Image: Du Vernet’s Diary Entry on Jeremiah Johnston (detail), 1898, Paper and ink. From Frederick H. Du Vernet, “Diary of a Missionary Tour,” Anglican Church of Canada General Synod Archives, M81-41.
RESTORYING COLONIAL AND MISSIONARY ARCHIVES:
Digitizing the Manuscript
GOALS OF THE EDITION
Story Nations includes a digital edition of a diary written in the summer of 1898 by Anglican missionary Frederick Du Vernet, in which he records his experience in the Treaty 3 region of Rainy River or Manidoo Ziibi. Many members of the editorial team have followed Du Vernet to the Manidoo Ziibi to spend time with and learn from Ojibwe Elders and community members. The edition emerges from this layering of old and new stories along Manidoo Ziibi.
Du Vernet’s diary is a decidedly colonial artifact. Land that the Canadian government named “New Ontario” shortly after Confederation in 1867 had long been home to the Anishinaabeg and other Indigenous peoples. As white settlers streamed into the territory in search of logs, gold, fish, and land, the Dominion government promised them free homesteads while breaking its promises to the Anishinaabeg of Treaty 3.
The story of the breaking of treaty promises is told very well at the Kay-Nah-Chi-Wah-Nung Historical Centre. On our visits to Rainy River First Nations, Elders and community members also shared with us stories about the land, people, and animals of Manidoo Ziibi. Working collaboratively in this way, we have retold these stories in various places on the website allowing for the reframing of the colonial narrative of this diary with Ojibwe stories of creation, nationhood, and community.
In addition to transcriptions (see below), the edition takes on questions of storytelling, recognizing that Du Vernet’s diary tells one of many possible stories and that his representation of events is framed by his Christian missionary interests and colonial perspective. The edition features annotations, articles, maps, student reflections, and videos, all of which will help clarify Du Vernet’s turns of speech and, importantly, provide users with the opportunity to learn more about the land, people, and history of Manidoo Ziibi. We are very grateful to the generosity of the Kah-Nah-Chi-Wah-Nung Historical Centre, and to Art Hunter, and Elders Willie Wilson and Dorothy Medicine, for their invaluable insights into this project.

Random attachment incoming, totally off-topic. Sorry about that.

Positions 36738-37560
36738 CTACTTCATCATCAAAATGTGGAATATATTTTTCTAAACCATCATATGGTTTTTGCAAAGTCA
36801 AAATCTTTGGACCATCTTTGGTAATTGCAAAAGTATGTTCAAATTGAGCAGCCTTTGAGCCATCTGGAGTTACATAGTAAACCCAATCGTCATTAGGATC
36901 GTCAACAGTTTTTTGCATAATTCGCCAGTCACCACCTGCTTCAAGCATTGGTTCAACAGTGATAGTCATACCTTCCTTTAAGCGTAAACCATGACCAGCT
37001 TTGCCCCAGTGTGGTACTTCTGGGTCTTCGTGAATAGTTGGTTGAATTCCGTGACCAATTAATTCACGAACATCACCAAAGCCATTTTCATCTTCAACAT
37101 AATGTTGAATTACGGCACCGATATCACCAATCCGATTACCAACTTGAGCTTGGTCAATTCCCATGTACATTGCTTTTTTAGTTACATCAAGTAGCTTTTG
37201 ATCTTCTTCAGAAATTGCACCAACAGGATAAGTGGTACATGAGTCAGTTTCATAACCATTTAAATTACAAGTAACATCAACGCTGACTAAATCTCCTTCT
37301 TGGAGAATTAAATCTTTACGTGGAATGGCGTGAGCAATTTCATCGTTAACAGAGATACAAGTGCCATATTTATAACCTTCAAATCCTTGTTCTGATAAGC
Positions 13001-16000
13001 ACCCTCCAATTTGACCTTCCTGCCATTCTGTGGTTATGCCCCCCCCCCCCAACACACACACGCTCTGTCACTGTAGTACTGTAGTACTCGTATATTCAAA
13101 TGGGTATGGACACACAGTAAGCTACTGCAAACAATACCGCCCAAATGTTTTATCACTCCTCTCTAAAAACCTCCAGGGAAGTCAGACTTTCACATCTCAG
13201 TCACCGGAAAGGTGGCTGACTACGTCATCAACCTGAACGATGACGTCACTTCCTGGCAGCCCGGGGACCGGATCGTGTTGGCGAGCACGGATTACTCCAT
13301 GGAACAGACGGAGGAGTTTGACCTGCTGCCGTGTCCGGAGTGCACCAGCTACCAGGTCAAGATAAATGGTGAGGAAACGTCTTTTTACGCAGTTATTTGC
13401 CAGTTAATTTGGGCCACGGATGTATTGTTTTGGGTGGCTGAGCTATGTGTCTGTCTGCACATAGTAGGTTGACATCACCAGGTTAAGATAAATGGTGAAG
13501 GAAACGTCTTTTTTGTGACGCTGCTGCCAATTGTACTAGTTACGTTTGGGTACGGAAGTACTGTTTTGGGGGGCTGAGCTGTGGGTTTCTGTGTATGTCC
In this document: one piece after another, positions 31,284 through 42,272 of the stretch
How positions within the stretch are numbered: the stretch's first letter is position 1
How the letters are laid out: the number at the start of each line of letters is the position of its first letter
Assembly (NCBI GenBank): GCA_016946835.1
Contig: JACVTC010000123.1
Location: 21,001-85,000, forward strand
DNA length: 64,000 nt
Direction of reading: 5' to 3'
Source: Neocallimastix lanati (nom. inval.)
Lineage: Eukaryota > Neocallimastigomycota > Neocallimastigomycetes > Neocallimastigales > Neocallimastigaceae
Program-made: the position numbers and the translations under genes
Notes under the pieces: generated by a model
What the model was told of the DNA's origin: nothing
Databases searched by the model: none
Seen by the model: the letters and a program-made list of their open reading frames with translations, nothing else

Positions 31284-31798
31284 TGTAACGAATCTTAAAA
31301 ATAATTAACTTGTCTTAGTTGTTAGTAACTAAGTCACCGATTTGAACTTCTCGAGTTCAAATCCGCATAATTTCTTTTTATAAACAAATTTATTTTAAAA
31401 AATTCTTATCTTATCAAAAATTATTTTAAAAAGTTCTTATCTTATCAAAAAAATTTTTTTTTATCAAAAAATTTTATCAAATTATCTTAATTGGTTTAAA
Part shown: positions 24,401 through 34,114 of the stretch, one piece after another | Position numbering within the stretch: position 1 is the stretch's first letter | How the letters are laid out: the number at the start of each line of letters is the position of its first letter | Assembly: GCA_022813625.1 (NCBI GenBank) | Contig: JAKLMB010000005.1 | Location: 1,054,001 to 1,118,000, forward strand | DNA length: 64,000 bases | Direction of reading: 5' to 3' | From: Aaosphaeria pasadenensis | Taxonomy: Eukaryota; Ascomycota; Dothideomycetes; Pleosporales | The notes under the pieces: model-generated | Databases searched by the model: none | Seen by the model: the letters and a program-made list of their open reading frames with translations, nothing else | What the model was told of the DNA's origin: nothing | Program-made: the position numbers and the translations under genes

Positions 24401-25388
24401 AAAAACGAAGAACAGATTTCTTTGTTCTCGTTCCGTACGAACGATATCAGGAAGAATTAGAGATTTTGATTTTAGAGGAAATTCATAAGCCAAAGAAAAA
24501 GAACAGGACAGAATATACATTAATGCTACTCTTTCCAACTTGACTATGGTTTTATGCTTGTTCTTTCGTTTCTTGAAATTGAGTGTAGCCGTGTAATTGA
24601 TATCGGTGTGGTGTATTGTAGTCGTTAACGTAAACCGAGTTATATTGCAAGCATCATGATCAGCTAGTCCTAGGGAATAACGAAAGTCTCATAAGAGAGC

Description of the Diary
Frederick Du Vernet wrote his diary on a pad of light cream-coloured 8.5″ x 11″ paper, bearing the letterhead “The Canadian Church Missionary Association.” Although the sheets are now loose, some pages (especially page 9) have remnants of the adhesive at the top edge of the page that held the notepad together. Du Vernet appears to have flipped the pad on its face, recording his experiences on the verso (back) of each sheet in order to avoid the letter head. This pattern is disrupted only by a brief note on the recto (front) of page 3, while Du Vernet wrote the episode that we have titled “The Jeremiah Johnston Story” beginning on the recto and then to the verso of the note paper. He marks this episode as “Special.”
Du Vernet took care to number each of the pages, 1-22, which is useful for maintaining page sequence now that the leaves have been torn out of the notepad. It appears as though Du Vernet wrote the page at the top right corner of the sheet before writing the diary entry. This is evident on several pages where the first line slants down to avoid the page number. Other numbering systems appear in the manuscript as well, also in Du Vernet’s hand. At page 10, a new set of numeration begins, written in smaller numerals at both the top right and top left of the page. This continues sequentially through to page 16. Du Vernet also seems to have scratched out numbers 3-10 of this new numbering system before re-writing them just below. It is not clear why he did this. On pages 18 and 19, a third set of numeration appears, where the numerals 1 and 2 are written at the center along the top of the page. Finally, the sheets containing “The Jeremiah Johnston Story” – marked “Special” – are not included in the page sequence 1-22. Instead Du Vernet inscribed “#1” at the top right of the recto and a “7” at the top left of the verso.
Quality of Materials and Penmanship